Ajla Tomljanovic cries and admits ‘I didn’t think I could do it’ after comeback Wimbledon win

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Ajla Tomljanovic has continued to fly the Aussie standard handed over by Ash Barty, surviving a nervy final set to reach the Wimbledon quarter-finals.

Watched from the stands by Aussie great Margaret Court, the new national No.1 battled back from losing the first set to defeat French giant-killer Alize Cornet 4-6 6-4 6-3 on Monday.

In doing so, she became the first Australian woman into successive quarter-finals at Wimbledon since Jelena Dokic 22 years ago.

It wasn’t easy though. Tomljanovic went 5-1 up in the decider only for Cornet, who stunned world No.1 Iga Swiatek in the last round, to fight back to serve at 3-5.

Tomljanovic made the stunning admission that she didn't think she could compete with Alize Cornet's physicality just after coming back from a set down to progress at Wimbledon

Tomljanovic made the stunning admission that she didn’t think she could compete with Alize Cornet’s physicality just after coming back from a set down to progress at Wimbledon 

'I've had tough moments this year,' the Aussie said after the match as her victory got her through to the quarter finals for the second straight time at the All England Club

‘I’ve had tough moments this year,’ the Aussie said after the match as her victory got her through to the quarter finals for the second straight time at the All England Club

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Tomljanovic, however, has been brimming with belief this Wimbledon.

She was further fired up by a pre-match chat with mentor Chris Evert, a three-time Wimbledon winner, who told her she belonged on the stage and would reach the last eight.

Regrouping, Tomljanovic forced two match points and was undeterred when both were saved.

The 29-year-old secured a third shot at victory after an incredible 26-stroke rally at deuce in which the two criss-crossed the court.

The point typified a two hours, 35 minutes slugfest in which both players gave their all.

This time Tomljanovic finished the job with a cross-court shot at the net that just landed in court, prompting an anxious wait before the umpire said, ‘game, set and match…’.

Cornet cut a forlorn figure after fighting hard in the loss, which came on the heels of her giant-killing effort to beat world No.1 Iga Swiatek

Cornet cut a forlorn figure after fighting hard in the loss, which came on the heels of her giant-killing effort to beat world No.1 Iga Swiatek

‘I didn’t think I could do it,’ said an emotional Tomljanovic, who was in tears courtside.

‘I didn’t know if I could keep up my physicality and she [Cornet] never goes away.

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‘I had such great memories from last year [when Tomljanovic lost to Barty in her first grand slam quarter-final] and I look back and think I didn’t enjoy it as much as I should.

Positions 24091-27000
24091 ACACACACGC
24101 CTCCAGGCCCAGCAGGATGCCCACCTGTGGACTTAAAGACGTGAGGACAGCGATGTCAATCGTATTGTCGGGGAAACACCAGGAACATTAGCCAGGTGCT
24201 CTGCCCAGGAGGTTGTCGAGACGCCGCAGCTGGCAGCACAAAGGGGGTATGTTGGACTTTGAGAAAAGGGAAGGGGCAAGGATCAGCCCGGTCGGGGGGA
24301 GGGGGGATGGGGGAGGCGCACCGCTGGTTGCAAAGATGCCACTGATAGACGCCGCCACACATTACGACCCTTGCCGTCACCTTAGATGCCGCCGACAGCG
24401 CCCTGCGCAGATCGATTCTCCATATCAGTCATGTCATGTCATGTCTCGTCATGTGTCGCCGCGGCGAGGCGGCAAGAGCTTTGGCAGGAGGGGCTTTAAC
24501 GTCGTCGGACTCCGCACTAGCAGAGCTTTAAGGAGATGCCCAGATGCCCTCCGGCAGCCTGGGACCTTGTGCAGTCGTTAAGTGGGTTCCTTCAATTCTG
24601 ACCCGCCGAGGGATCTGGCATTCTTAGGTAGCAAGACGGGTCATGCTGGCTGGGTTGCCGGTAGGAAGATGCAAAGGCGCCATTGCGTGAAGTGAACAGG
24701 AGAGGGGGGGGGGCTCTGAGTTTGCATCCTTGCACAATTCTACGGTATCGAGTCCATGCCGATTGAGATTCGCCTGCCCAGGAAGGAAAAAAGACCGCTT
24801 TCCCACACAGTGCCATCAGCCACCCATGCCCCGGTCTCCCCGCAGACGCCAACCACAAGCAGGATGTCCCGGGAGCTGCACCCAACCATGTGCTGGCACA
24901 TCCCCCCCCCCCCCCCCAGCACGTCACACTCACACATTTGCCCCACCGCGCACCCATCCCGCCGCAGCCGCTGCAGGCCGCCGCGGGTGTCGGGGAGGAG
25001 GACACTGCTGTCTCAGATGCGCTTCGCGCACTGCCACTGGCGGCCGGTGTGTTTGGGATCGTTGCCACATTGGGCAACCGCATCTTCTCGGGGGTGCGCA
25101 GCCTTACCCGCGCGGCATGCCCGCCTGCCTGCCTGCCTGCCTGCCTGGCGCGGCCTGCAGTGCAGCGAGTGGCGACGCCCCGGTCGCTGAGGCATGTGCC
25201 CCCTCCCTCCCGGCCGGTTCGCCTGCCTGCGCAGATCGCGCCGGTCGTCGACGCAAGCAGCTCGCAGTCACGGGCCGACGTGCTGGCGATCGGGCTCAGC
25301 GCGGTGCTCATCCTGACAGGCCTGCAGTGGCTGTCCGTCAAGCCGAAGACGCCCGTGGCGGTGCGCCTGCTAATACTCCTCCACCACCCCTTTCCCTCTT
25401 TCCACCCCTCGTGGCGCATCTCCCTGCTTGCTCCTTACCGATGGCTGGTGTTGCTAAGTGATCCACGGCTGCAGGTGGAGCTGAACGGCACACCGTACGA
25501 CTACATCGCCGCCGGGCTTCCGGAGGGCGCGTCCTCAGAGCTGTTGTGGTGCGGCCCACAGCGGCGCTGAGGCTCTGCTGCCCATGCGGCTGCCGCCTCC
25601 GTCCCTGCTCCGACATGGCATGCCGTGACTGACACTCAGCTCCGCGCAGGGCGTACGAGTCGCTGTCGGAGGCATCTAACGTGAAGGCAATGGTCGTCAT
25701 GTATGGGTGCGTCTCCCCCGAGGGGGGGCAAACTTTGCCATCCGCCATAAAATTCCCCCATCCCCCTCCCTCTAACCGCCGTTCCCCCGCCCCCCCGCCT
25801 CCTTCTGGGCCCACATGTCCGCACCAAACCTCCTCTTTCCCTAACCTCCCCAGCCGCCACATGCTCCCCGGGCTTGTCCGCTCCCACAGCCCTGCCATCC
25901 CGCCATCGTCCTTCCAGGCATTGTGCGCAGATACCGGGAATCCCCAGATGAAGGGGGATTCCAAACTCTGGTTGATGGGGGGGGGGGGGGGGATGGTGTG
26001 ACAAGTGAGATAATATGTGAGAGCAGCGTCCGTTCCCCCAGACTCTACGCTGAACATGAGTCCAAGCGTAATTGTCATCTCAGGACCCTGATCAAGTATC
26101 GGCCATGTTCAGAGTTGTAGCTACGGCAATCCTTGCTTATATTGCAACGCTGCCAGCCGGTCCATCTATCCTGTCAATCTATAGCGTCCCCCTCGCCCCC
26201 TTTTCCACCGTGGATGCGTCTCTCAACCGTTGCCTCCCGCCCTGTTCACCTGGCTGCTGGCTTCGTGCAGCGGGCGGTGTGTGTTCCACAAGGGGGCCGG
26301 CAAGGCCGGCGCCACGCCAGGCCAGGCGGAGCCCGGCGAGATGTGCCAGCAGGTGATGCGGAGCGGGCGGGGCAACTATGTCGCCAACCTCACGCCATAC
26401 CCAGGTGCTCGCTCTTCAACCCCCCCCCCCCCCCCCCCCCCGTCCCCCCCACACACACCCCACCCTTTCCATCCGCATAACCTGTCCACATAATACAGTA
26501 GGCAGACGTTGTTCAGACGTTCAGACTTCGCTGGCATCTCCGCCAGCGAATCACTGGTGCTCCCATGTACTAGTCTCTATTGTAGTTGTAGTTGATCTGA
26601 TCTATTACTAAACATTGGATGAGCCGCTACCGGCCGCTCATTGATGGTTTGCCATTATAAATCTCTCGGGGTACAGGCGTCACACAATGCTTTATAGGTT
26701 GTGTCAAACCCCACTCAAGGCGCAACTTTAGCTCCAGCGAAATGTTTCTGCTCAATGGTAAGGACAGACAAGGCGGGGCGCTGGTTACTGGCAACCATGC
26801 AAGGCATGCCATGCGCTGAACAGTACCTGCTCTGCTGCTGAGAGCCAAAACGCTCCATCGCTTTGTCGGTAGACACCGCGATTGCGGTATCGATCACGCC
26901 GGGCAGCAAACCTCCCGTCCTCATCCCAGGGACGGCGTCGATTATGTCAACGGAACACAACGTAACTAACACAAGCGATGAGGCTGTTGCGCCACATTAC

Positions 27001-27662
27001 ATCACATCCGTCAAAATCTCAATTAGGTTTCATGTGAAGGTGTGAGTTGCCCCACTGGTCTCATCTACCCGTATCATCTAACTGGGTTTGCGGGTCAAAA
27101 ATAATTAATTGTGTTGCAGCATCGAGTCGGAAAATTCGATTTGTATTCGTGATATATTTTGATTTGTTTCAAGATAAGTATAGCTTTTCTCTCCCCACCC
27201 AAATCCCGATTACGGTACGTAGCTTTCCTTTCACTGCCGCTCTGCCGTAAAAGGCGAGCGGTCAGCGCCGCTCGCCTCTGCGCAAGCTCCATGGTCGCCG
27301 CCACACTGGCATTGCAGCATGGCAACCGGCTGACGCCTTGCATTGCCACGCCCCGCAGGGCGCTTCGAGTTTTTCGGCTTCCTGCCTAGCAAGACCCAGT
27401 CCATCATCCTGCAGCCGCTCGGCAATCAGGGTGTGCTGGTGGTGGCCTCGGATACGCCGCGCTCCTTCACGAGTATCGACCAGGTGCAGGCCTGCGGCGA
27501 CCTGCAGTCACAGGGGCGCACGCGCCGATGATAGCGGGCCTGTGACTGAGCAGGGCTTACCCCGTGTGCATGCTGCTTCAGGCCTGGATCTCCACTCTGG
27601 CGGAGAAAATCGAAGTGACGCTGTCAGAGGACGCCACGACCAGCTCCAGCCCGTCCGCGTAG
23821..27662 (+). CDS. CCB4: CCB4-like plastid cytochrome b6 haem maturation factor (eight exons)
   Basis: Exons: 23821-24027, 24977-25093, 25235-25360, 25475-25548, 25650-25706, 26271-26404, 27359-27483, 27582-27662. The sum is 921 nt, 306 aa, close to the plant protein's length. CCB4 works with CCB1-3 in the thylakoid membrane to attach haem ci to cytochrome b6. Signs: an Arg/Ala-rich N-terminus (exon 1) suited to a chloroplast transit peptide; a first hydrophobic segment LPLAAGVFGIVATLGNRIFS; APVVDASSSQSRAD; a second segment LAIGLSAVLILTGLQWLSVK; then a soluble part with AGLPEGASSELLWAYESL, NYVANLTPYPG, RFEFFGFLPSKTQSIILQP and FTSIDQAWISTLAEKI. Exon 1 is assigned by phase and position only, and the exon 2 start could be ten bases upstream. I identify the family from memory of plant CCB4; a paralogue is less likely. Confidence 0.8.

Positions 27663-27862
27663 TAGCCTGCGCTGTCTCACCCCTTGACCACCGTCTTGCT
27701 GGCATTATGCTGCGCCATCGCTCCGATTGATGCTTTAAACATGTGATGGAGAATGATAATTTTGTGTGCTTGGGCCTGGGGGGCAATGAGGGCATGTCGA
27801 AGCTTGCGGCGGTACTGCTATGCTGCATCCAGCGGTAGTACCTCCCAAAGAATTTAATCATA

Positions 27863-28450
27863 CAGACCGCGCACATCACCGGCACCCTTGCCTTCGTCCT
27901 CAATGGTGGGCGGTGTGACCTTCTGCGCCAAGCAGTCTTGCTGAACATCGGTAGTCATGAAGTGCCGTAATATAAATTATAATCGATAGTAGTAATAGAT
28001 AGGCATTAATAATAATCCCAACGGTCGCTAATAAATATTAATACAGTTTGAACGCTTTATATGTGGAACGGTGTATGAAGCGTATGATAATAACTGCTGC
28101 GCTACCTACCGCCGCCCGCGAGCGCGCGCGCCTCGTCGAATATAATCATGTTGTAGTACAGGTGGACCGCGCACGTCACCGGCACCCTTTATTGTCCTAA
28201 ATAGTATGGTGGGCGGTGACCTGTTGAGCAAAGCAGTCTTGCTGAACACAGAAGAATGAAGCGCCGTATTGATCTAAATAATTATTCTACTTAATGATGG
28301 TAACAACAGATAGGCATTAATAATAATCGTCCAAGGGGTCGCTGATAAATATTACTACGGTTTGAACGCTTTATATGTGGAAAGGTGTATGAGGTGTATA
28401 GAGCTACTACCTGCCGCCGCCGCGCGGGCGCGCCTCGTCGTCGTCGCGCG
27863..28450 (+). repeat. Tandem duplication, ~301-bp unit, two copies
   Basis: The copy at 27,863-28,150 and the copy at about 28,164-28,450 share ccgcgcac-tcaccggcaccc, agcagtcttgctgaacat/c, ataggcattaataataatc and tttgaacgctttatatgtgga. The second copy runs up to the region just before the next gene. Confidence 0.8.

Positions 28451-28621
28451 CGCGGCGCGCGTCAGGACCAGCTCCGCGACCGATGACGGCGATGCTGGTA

‘I’ve had tough moments this year and now a year on, I am here again.’

Making the victory even sweeter was the presence of mother Emina in the stands.

Last year COVID-19 restrictions meant she did not travel to London and she was too nervous to watch her daughter’s matches on TV.

‘She was at home in Florida,’ said Tomljanovic.

‘I could tell she wasn’t watching. She would walk the dog for hours and then check the score. I was so mad at her because I was like, ‘What if I’m never going to do this again, you missed it’. It is not easy to make the quarter-final.

‘But she is my biggest cheerleader,’ added Tomljanovic who had said on court post-match, ‘Here you go, Mum, you’re welcome!’

Tomljanovic's father Ratko only booked her hotel room until the end of the second round in what the star called a piece of 'reverse psychology'

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Tomljanovic’s father Ratko only booked her hotel room until the end of the second round in what the star called a piece of ‘reverse psychology’

Victory meant her travel agent – father Ratko – has yet again extended her hotel room. He had initially only booked to the end of the second round on Friday, prompting Tomljanovic to suggest he lacked faith in her.

‘I play Wednesday, so it’s probably only until Thursday morning – maybe it is reverse psychology for him,’ she said.

Then she added with a smile: ‘Fortunately, they have rooms – but even if I have to share the room with a stranger, I am not leaving that hotel!’

In the last eight, Tomljanovic, world No.44, will play Kazakhstan’s No.17 seed Elena Rybakina who beat Croatia’s Petra Martic 7-5 6-3.

In their one previous meeting on Madrid clay last year, the Kazakh won 6-4 6-0, but Tomljanovic said: ‘After last year playing Ash, I think I can face anyone’.

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